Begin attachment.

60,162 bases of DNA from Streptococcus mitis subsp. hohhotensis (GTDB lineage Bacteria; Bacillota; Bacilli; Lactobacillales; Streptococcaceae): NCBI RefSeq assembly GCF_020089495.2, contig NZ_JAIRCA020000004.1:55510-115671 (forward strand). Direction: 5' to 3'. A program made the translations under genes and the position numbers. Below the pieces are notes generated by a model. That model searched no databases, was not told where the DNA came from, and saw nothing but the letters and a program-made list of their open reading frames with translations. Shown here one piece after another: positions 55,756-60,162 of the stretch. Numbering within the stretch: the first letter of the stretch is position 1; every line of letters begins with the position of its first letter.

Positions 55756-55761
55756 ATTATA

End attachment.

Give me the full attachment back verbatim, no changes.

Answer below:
60,162 bases of DNA from Streptococcus mitis subsp. hohhotensis (GTDB lineage Bacteria; Bacillota; Bacilli; Lactobacillales; Streptococcaceae): NCBI RefSeq assembly GCF_020089495.2, contig NZ_JAIRCA020000004.1:55510-115671 (forward strand). Direction: 5' to 3'. A program made the translations under genes and the position numbers. Below the pieces are notes generated by a model. That model searched no databases, was not told where the DNA came from, and saw nothing but the letters and a program-made list of their open reading frames with translations. Shown here one piece after another: positions 55,756-60,162 of the stretch. Numbering within the stretch: the first letter of the stretch is position 1; every line of letters begins with the position of its first letter.

Positions 55756-55761
55756 ATTATA